As the Bundys and their merry band of fascists descend on the Klamath River to try and start another war with federal officials there, the reality is that the Klamath River’s water supplies, like the Colorado and Rio Grande and every other major river system in the American West, are far overpromised. This stuff was all worked out in a wetter cycle. And since everyone thought that what they were seeing when the came to the West was “normal,” it has created a disaster with massive legal implications and the potential for very real violence. It’s going to require a complete rethinking of these issues to fix these problems. Who gets the water? How much farming should there be in dry lands? What about 19th century treaties with the tribes? What role should the tribes play in water and fishery management? What about the legacy of homesteading that white Northwesterners really love? And seriously, white Northwesterners love that pioneer thing. Emma Marris has a piece in The Atlantic thinking this through.
Making things right starts with trying to honor the promises made to the people who managed these lands for thousands of years. The inherent rights of the Basin’s tribes predate the arrival of settlers, and were woven into United States law through treaties. Their right to fish and hunt and collect resources means that the U.S. government has an ethical obligation to keep those species from disappearing.
There’s also an increasing recognition that beyond honoring treaties, returning land- and water-management responsibilities to the tribes is smart policy, because they are highly motivated to preserve the ecologies that make their homelands home—and they have access to millennia’s worth of detailed ecological knowledge to help them do just that.
Next, water allocations need to be managed collaboratively by all users, likely in the form of a comprehensive settlement. A plan like this almost came together in the 2010s, but it died in Congress at the last minute. Many of the relationships forged during that process persist. Negotiating the details won’t be easy, but once it is done, it will offer some level of predictability for everyone. Farmers, for example, will know in advance exactly how much compensation they will receive if their water is turned off in a year such as this one, and so they can plan accordingly.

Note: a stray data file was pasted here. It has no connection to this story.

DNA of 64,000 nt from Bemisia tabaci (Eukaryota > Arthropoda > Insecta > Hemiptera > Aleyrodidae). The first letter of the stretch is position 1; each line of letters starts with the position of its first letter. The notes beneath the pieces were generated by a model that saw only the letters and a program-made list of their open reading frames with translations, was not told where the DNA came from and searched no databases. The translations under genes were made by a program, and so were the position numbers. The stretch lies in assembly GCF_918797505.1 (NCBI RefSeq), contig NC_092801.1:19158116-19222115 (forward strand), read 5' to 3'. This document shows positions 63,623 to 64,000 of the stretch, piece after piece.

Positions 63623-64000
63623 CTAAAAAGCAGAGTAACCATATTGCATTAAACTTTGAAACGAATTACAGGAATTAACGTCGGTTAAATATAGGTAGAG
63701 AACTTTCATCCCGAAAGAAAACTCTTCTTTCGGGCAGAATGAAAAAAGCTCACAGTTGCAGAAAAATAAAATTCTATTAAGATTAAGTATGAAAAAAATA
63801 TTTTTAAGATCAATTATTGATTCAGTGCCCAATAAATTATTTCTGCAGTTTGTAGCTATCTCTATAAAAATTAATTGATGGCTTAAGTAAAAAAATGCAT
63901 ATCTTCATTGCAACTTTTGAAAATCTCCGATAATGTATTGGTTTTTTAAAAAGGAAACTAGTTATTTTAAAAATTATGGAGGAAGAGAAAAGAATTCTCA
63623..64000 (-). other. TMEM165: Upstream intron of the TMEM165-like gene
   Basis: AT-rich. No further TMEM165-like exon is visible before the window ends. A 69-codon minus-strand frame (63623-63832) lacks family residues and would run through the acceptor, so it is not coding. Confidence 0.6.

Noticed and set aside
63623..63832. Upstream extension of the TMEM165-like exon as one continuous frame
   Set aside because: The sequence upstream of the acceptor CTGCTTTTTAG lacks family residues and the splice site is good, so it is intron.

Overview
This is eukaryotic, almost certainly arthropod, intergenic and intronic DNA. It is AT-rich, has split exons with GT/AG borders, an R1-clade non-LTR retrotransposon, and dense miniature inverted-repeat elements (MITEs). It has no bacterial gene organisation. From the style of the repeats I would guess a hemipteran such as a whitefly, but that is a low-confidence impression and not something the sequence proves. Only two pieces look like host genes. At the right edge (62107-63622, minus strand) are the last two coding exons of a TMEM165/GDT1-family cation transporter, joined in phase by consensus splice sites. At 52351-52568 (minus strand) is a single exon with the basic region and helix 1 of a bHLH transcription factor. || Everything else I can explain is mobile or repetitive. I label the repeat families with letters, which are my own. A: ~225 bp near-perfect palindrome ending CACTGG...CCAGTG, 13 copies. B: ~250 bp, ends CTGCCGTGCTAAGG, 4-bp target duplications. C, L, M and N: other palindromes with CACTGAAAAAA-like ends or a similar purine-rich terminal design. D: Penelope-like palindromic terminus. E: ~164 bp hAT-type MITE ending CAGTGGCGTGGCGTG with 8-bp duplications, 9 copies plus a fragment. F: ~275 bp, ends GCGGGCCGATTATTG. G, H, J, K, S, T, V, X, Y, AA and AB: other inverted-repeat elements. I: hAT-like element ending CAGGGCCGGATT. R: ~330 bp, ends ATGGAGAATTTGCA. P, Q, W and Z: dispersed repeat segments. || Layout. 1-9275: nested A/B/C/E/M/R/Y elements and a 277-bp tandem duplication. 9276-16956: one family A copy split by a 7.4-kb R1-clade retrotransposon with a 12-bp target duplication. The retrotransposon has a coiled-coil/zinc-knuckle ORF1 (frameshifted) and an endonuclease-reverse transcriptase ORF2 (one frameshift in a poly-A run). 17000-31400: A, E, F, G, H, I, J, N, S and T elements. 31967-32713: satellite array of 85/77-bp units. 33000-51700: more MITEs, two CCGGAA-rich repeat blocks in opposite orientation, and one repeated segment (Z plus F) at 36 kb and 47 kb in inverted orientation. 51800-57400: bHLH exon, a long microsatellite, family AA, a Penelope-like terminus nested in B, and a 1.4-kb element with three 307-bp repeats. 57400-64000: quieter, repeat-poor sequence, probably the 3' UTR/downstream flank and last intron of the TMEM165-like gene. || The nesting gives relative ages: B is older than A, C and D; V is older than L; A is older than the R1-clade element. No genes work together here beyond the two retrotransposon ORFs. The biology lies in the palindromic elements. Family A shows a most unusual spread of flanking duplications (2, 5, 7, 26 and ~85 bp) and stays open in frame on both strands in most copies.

Perhaps the most controversial part of such a settlement would be the idea of reducing the total amount of water promised to agricultural producers in the irrigation network known as the “Klamath Project.” The scientists I spoke with all supported shrinking the project. This would particularly benefit the wildlife refuges, which rely on project water to create wetlands for half of the migrating bird species on the Pacific Flyway. Buying producers out costs money—but so does approving multimillion-dollar relief packages every drought year. And water allocations could be reduced with generous buyouts that would amply compensate producers for returning their share of the lake water to the commonweal. But among project farmers and ranchers, this approach rankles. “The folks we represent do not like that idea whatsoever,” Mark Johnson, the deputy director of the Klamath Water Users Association, told me. “They do not like the idea of being bought out. Their grandparents homesteaded. There is a lot of history there.”
Again, this is the real issue. White farmers want the land to remain controlled by white farmers with no changes to how things were done a century ago. It’s the farming equivalent of the rancher freakout when environmentalists started to use the free market to buy up cattle claims on the National Forests are retire them, leading some states to attempt to make this practice illegal. Any land use other than their land use is outrageous. And so for all the whining they do about Big Government, they, like all conservatives, are happy to use the power of the state to enforce their own preferences. What to do about this?
A soft approach would be to reduce the promises made by the project opportunistically, as producers without interested heirs retire, nibbling away at the total water allocation without suddenly unraveling agricultural communities. Farmers who stay may have to change their business model, eventually, moving away from rigid contracts for prespecified amounts and grades of crops that don’t allow for unpredictable water conditions. These farmers would need to be supported as they experiment with more flexible approaches, including lower-water crops, new breeds, and new styles of irrigation. The capital investments required to quickly switch to a new crop rotation can be enormous.
In addition, the government could payfarmers to stay and use part of their water to restore wetland or create bird habitat on their property—to grow swans and pelicans and baby C’waam and Koptu—either permanently or in rotation between years of growing crops.
This is already happening at a small scale. Some farmers in the Basin agree to leave half of their grain standing for birds to eat or keep a portion of their fields flooded for migrating waterfowl to use as habitat. (As a bonus, the floodwater kills many crop pests.) “It is amazing bird habitat, and you can plant organic crops in the field the following year and the productivity is through the roof,” Johnson said. The identity of the Western rancher or the farmer—already tied to stewardship of the land—is expanding to encompass cultivating nonfood plants and animals.
The main question, in a theoretical framework anyway, is whether such a soft approach can handle the problem before all the salmon in the Klamath runs go extinct. But the reality of life in the West means that such a soft approach is probably the best we can hope for.